You may have used a gizmo in the past where toggling a checkbox enables/disables a set of knobs, or choosing a certain value from a Pulldown Choice will hide or show another set of knobs. What wizardry is this??? At least that’s what I asked myself when embarking on my first gizmo-creating frenzy…
After searching the web, I came across many threads in many forums explaining this mysterious thing called “knobChanged”, accompanied by a load of copy/pasted code to explain how to use it. With my limited knowledge of Python at the time, I had no idea what any of it meant. I just wished there was someone who posted what I needed and that was it. If this describes you right now, you’re in luck!
knobChanged is an invisible knob that holds code to execute any time you change a specified knob on a selected node. Nuke’s user guide does a great job at explaining it, although I’d like to provide a simplified practical example (without defining functions) for those who might not be Python-savvy.
Here is the Python you’re looking for, and how to use it…
Important Note: You have to compress the following code down to one single line for Nuke to understand & run it. I’ll explain this further at the end of the post.
nuke.selectedNode().knob('knobChanged').setValue( 'n = nuke.thisNode() k = nuke.thisKnob() if k.name() == "effectOnly" and k.value() == 1: n["mergeType"].setEnabled(False) else: n["mergeType"].setEnabled(True)')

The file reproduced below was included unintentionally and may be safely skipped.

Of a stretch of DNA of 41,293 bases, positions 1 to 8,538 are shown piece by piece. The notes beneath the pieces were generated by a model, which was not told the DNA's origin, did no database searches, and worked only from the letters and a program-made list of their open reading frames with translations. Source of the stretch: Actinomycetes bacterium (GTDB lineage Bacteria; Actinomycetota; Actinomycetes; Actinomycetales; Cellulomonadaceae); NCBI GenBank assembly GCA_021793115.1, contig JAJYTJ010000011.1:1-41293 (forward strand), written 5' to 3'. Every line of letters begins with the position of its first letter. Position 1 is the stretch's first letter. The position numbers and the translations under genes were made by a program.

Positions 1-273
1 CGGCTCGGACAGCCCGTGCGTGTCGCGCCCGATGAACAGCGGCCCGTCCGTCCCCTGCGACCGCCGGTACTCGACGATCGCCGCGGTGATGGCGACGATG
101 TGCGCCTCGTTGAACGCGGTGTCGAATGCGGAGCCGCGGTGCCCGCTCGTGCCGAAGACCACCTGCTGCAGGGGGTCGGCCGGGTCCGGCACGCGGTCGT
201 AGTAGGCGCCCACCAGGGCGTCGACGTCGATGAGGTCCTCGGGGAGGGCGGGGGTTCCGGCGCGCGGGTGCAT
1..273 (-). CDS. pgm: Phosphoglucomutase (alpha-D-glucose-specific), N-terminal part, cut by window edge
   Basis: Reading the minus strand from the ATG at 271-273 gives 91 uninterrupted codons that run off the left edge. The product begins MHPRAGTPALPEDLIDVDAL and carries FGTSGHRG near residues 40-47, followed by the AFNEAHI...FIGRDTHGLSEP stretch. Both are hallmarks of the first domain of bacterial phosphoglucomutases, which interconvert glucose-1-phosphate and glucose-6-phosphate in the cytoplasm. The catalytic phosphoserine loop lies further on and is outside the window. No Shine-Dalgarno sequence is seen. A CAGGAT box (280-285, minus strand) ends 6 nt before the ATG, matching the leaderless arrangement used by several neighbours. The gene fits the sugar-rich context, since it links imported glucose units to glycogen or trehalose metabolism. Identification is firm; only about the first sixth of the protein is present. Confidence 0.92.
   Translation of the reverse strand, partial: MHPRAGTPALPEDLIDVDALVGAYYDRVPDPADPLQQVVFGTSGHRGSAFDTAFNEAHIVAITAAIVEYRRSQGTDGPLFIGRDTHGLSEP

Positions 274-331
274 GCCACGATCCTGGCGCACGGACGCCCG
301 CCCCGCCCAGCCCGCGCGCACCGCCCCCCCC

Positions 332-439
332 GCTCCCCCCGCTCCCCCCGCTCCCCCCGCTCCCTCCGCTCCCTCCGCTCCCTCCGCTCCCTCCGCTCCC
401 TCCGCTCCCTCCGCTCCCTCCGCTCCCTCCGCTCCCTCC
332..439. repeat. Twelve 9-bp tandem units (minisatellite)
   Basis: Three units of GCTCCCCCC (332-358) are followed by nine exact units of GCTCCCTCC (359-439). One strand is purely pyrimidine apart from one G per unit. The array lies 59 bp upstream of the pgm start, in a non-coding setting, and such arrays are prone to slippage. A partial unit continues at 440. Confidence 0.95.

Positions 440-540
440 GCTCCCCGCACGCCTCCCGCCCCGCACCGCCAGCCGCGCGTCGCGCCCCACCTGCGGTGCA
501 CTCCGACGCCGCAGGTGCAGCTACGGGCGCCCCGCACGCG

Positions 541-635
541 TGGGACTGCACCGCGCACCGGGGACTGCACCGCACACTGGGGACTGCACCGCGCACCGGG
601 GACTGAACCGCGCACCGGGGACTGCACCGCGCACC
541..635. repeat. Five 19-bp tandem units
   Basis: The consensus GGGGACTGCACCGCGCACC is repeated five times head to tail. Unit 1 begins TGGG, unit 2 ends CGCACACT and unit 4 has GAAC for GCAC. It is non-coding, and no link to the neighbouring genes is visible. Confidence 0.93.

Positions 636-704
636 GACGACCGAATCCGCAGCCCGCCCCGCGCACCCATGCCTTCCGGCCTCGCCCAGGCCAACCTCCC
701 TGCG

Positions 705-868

The first line says “Find the knobChanged knob on the selected node, then assign it the following code”:
Create a variable n, which is equal to thisNode
Create a variable k, which is equal to thisKnob
If there is a knob in the selected node called effectOnly, and if the effectOnly knob has a value of 1, then:
>>>> set the mergeType knob in the selected node to False
>>>> (which will grey it out, so you can’t change the value)
Although, if the effectOnly knob has a value other than 1, then:
>>>> set the mergeType knob in the selected node to True
>>>> (which will enable it, so you can adjust the values again)
You have to define what effectOnly and mergeType is depending on the names of your knobs in your gizmo, but hopefully this clearly outlines what is happening.
Instead of disabling/enabling a knob, what if you want to hide and show it? You just have to change setEnabled from the above example to setVisible, like so:
nuke.selectedNode().knob('knobChanged').setValue( 'n = nuke.thisNode() k = nuke.thisKnob() if k.name() == "effectOnly" and k.value() == 1: n["mergeType"].setVisible(False) else: n["mergeType"].setVisible(True)')
To compress this back down into one line so that Nuke doesn’t get confused and processes everything correctly, all you have to do is replace the linebreaks with \n, and every indent should be a single space ” “.
nuke.selectedNode().knob('knobChanged').setValue('n = nuke.thisNode()\nk = nuke.thisKnob()\nif k.name() == "effectOnly" and k.value() == 1:\n n["mergeType"].setVisible(False)\nelse:\n n["mergeType"].setVisible(True)')
I find this method is the simplest and easiest way to understand the concept as it’s all happening in one process. Although, Nuke’s user manual suggests you define a function to hold your code, and then use
nuke.addKnobChanged(function) to assign it.
UPDATE: Adrian Pueyo has released a super useful tool to make scripting hidden callback knobs with python a lot faster & more intuitive. You can download KnobScripter here, or watch a tutorial on how it works here.